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With that, my dress was almost completely and yet still completely unwearable. I needed some way to close up the front, right? Hmm... what could I use for that? Oh I know! Buttons! Though I have a massive collection of buttons inherited from my grandmother, I wanted to get creative with these instead. As luck would have it, inspiration struck while Laika and I were out for a walk one day. We came across a few dead tree branches at the curb in front of a neighbor's house, and I thought, "Hey! I could slice those up into little wooden buttons!" I picked up another branch from in front of another neighbor's house too, for a little variety. I'm sure any passersby thought I was nutso, dragging tree branches around, but oh well.

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The second branch I found was oak and came with a bonus - lots and lots of little acorns, ripe for the plucking and perfect for some autumn-related craft project down the road I'm sure.

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Once I removed all the acorns and the smaller branches sticking out everywhere, it was time to break out the saw. My handsaw was too bulky for such fine work, so I popped down to the hardware store for a coping saw, much better suited to making tiny little slices.

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I quickly learned that while the pine had a richer color and the delicious smell of Christmas, it was too soft a material for this project. As I sawed slices from the branch, the bark kept flaking off around the edges. So I decided to go with the oak instead.

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I used a 1/16 inch drill bit to create two little holes in each button. Then I gave them all a quick smoothing out with some fine grit sandpaper, which helped get rid of those grey saw marks too.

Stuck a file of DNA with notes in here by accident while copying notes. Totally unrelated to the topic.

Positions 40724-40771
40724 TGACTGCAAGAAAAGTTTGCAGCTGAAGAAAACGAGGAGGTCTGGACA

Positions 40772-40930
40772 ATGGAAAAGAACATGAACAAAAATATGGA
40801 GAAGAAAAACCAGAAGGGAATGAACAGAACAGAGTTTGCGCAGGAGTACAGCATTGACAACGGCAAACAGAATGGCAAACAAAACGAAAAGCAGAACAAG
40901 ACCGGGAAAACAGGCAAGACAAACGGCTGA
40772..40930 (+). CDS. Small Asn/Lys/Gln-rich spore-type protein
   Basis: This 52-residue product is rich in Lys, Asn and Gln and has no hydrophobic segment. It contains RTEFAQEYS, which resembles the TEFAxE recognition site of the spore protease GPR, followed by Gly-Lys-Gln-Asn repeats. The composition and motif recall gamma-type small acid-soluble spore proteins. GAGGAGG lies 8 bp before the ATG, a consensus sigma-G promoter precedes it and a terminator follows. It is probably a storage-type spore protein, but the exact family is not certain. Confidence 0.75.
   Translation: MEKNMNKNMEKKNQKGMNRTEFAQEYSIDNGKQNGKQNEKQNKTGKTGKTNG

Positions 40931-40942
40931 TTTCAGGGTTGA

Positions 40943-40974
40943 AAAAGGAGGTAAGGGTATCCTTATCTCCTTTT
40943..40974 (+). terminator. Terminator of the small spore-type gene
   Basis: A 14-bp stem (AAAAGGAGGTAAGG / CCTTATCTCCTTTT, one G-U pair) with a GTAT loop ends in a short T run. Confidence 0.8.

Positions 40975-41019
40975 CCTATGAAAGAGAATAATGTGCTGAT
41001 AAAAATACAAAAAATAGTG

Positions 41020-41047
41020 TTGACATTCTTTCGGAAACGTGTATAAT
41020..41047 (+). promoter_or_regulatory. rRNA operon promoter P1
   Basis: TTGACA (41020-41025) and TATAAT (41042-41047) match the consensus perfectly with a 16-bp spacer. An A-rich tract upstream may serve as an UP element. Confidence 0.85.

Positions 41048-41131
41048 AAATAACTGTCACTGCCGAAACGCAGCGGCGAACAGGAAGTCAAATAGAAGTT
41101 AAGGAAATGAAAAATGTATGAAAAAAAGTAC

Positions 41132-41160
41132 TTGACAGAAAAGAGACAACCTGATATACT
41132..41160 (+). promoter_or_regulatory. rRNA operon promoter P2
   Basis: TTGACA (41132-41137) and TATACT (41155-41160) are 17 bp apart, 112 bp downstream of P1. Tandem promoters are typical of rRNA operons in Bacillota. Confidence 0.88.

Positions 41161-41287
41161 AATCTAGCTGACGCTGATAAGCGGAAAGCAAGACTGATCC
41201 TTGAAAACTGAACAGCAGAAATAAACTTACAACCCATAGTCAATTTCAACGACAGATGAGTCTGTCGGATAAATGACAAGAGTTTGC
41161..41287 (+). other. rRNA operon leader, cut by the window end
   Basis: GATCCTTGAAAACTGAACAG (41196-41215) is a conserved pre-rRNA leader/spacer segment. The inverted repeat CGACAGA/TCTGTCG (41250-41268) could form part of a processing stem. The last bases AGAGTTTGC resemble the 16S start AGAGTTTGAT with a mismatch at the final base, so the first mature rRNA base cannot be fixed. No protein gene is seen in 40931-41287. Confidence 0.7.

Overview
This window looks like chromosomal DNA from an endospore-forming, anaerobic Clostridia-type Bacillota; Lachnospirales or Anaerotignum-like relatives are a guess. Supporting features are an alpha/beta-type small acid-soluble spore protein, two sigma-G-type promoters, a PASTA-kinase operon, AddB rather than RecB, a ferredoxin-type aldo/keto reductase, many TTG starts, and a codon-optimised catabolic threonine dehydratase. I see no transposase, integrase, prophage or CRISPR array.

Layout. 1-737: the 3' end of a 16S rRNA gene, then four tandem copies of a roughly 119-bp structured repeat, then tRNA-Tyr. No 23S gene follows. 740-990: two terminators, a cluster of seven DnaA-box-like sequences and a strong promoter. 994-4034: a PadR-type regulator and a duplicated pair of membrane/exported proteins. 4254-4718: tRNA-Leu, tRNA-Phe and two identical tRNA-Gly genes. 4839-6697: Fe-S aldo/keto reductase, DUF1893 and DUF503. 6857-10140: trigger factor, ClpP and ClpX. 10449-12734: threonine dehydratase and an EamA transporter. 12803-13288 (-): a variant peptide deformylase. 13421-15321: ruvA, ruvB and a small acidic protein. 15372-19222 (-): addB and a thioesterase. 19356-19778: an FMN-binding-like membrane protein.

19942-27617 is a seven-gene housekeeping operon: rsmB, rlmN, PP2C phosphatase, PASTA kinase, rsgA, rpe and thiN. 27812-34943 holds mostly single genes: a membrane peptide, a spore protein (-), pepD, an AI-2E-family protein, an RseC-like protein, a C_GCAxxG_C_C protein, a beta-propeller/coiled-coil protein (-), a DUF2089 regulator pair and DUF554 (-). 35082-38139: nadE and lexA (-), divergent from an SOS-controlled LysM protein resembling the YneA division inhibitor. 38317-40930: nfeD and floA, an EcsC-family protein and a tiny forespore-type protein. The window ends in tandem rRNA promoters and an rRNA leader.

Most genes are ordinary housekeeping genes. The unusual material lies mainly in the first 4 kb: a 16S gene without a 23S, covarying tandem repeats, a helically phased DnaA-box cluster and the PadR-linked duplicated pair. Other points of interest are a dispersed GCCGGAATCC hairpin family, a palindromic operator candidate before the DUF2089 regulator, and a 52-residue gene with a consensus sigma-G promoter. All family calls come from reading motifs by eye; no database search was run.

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After making quite a mess of myself, I eventually had a collection of 20 wooden buttons, about 3/4 inches in diameter.

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I brushed myself off and came inside with my loot. I borrowed some lemon oil that my husband uses to oil the fret board on his guitar and gave each of my buttons a rub-down to bring out the wood grain a bit more. Then I removed any excess oil with an old t-shirt. Then I had a cookie while I admired my work.

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I cannot stress enough the importance of this last step. No cookie and your buttons will be ruined. Consider yourself warned.

Refashion Runway: Buttons

Now that I had my buttons, I arranged them on my dress until I was happy with the number and spacing, and then I made all the buttonholes ever. Seriously. I think it's safe to say I much prefer the process of making buttons to that of making buttonholes. Ugh. Then I got to sit on the couch with some Netflix and hand-sew on all those buttons. Not a terrible way to spend an evening.

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While I loved my new dress from the moment I put it on, I still felt the outfit was incomplete. I had used a something unconventional to make my buttons, so why not use some buttons to make something unconventional? I rifled through my button collection and found this cool knight guy. Then I grabbed an old belt, a couple broken zippers, a piece of broken necklace, and some hemp cord and set to work on a cool leather cuff bracelet.

Refashion Runway: Buttons

I used my leather punch and a hammer to add a few more holes to the end of the belt. Then I cut off a length for my bracelet. Then I realized that was still too long and cut off some more.

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I was going to need a way to fasten my cuff, so I threaded a piece of cord through a small brass button and stuck both ends through the first and last holes on my leather. I tried it on the determine how long to make it and then tied a knot and trimmed off the ends.

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I wanted to add a bit of bling, so I used my wire snips to trim the broken chain to the correct length. Then I used a regular needle and thread to stitch it onto my cuffs, going through the pre-punched holes and snagging a link in the chain and then back down through the holes.